There are phasing in dates so you may not have to act straight away, however you should find out your staging date now and prepare.
You will have an obligation to ensure that any new employees, as well as your existing ones, have the right to work in the UK.
In order for you to verify the candidate’s identity, the Home Office has produced a list of suitable documents as well as guidance on what copies to keep and how long for. This can be found here.
Job offers should not be confirmed until you have seen documentation that proves to your satisfaction the applicant’s right to work in the UK.
If you do have any existing employees you should ensure that you have copies of their documents on file.
You should do this even if you have known the individual personally for a long time. It is surprising how many people think they are eligible to work in the UK when they are not! If any irregularities are found with your existing employees then we suggest that you contact the HR department at the Diocese immediately. You may need to terminate employment.
Sponsoring an individual under the Home Office Points Based System
Your parish should only seek to employ someone who does not have the right to work (and therefore sponsor them under the Home Office points based system) if it can be shown that there are no suitable applicants who already have the right to work in the UK. If you wish to employ someone from outside the EU who currently has no right to work in the UK, please contact LDF HR to discuss the “points based” sponsorship process.
It is the PCC’s responsibility to ensure that it has appropriate insurance in place.
Employer’s Liability Insurance covers a parish for any accident that happens to an employee or authorised volunteer (not automatically) whilst working at the church, which proves to be due to the negligence of the Parish. All employers are normally required to have this cover.
There are also other insurance policies which you may need to consider having including Public Liability Insurance.
It is important that you know what you are and are not covered for and when you are required to inform your insurer of any changes in circumstances, for example, some insurers will ask you to inform them of any pending redundancy situations, as failure to do so could invalidate any claim the PCC make.
Safer Recruitment’ practices are those which ensure reasonable care and caution are exercised to minimise future risks.
Parishes should develop and apply robust recruitment procedures, including checking identity and right to work in the UK, conducting a DBS check, confirming qualifications and references and enquiring into career history.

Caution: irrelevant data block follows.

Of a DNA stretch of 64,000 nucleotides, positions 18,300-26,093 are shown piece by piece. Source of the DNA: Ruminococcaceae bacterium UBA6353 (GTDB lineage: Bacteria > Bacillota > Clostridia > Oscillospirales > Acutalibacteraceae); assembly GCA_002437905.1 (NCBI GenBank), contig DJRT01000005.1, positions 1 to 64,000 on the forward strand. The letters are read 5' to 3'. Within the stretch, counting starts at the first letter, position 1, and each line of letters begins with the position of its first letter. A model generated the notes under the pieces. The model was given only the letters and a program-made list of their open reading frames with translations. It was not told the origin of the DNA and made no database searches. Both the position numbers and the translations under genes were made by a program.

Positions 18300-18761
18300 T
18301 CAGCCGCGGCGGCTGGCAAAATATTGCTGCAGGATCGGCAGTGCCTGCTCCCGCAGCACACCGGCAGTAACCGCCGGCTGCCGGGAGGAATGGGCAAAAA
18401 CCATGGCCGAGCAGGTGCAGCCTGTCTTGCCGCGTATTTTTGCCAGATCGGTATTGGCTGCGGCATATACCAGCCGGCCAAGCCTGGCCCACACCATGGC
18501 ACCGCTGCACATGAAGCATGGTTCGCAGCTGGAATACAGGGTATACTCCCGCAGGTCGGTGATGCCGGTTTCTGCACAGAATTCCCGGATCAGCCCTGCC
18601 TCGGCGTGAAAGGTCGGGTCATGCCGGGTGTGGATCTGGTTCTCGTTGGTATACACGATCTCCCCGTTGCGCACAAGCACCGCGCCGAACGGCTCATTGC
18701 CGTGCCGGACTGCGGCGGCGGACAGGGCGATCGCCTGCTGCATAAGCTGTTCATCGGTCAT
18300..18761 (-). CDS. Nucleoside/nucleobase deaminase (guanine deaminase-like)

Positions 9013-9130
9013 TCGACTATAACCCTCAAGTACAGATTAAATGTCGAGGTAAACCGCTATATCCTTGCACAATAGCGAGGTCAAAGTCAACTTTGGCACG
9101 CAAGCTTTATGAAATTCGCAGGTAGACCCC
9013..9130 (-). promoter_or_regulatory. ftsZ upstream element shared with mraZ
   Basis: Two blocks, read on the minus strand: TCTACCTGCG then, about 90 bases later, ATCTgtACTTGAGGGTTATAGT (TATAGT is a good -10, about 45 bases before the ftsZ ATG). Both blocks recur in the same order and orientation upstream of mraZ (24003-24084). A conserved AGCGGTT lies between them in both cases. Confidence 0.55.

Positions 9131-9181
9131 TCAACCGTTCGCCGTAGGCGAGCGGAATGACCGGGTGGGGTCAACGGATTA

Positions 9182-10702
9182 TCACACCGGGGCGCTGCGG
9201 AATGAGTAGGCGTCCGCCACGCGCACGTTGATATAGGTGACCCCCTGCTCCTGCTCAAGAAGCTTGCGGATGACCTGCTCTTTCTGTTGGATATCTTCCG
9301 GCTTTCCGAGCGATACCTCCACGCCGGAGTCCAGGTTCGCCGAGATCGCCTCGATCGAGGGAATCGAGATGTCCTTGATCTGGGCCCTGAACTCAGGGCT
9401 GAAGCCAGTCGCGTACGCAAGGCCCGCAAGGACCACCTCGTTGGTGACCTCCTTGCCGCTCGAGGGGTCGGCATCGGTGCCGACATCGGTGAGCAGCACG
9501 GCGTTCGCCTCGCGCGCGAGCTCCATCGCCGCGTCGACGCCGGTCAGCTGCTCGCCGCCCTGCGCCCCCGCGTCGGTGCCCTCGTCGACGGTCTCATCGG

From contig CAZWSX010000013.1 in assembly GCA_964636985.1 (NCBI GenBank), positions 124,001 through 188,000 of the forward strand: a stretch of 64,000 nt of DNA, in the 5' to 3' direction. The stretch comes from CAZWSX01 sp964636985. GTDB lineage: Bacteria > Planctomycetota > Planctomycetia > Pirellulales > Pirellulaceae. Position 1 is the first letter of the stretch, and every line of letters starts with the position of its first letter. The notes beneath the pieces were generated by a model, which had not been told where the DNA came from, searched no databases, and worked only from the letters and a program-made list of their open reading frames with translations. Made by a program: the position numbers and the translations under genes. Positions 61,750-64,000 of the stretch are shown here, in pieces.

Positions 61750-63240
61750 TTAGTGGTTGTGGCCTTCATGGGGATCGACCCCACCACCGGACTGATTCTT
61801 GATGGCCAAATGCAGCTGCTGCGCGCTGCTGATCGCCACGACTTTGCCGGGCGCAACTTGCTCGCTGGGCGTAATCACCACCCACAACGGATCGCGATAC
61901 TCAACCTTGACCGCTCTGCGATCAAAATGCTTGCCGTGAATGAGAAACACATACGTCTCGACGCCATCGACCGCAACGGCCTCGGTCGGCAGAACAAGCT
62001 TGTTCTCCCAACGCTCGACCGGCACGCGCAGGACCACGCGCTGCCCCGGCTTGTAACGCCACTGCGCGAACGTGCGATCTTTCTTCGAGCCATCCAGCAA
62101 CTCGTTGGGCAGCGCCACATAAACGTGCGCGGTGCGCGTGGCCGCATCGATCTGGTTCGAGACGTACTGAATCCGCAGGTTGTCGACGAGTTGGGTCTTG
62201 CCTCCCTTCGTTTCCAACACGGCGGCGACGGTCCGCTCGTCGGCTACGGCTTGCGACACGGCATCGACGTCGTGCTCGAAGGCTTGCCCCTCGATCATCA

There are several documents and policies which you should have written down not only to ensure that legal obligations are met, but also to ensure best practice.
The main documents and/or policies which you may need to have are:
Do we have to have a full Health and Safety policy?
A health and safety policy sets out your general approach, objectives and the arrangements you have put in place for managing health and safety in your Parish. It is a unique document that does not have to be complicated or time consuming. It says who does what, when and how and informs staff of your commitment to implementing and monitoring your health and safety controls. If you have five or more employees, you must write your Health and Safety policy down.
As well as a policy, there are also other steps that you may be required to undertake according to the Health and Safety Executive body (HSE). The HSE have produced this helpful Health and Safety Guide, which includes a template policy.
What should we ask our employees to do if they are off sick?
It is important to give written instructions as to what employees should do if they are ill or late for work. You should detail the name and contact number of the person who they should inform in the event of not being able to attend work and by which time on the day in question they need to inform them by.
You need to state whether you require them to complete a self certification form on their return (normally for the first seven calendar days) and when you require them to have a Statement of Fitness for Work (Fit Note) (normally if the employee is absent for an eighth day and beyond).
If you plan to write an absence and sickness policy, there is further information available from the government website.
You also need to make clear what your sickness remuneration policy is- will you just pay statutory sick pay or will you supplement this so that the employee receives full pay? If you choose to pay full pay for a certain period of the absence you must think carefully as to whether your Parish budget can actually afford this. Details of sick pay entitlements should be included in the written Contract of Employment.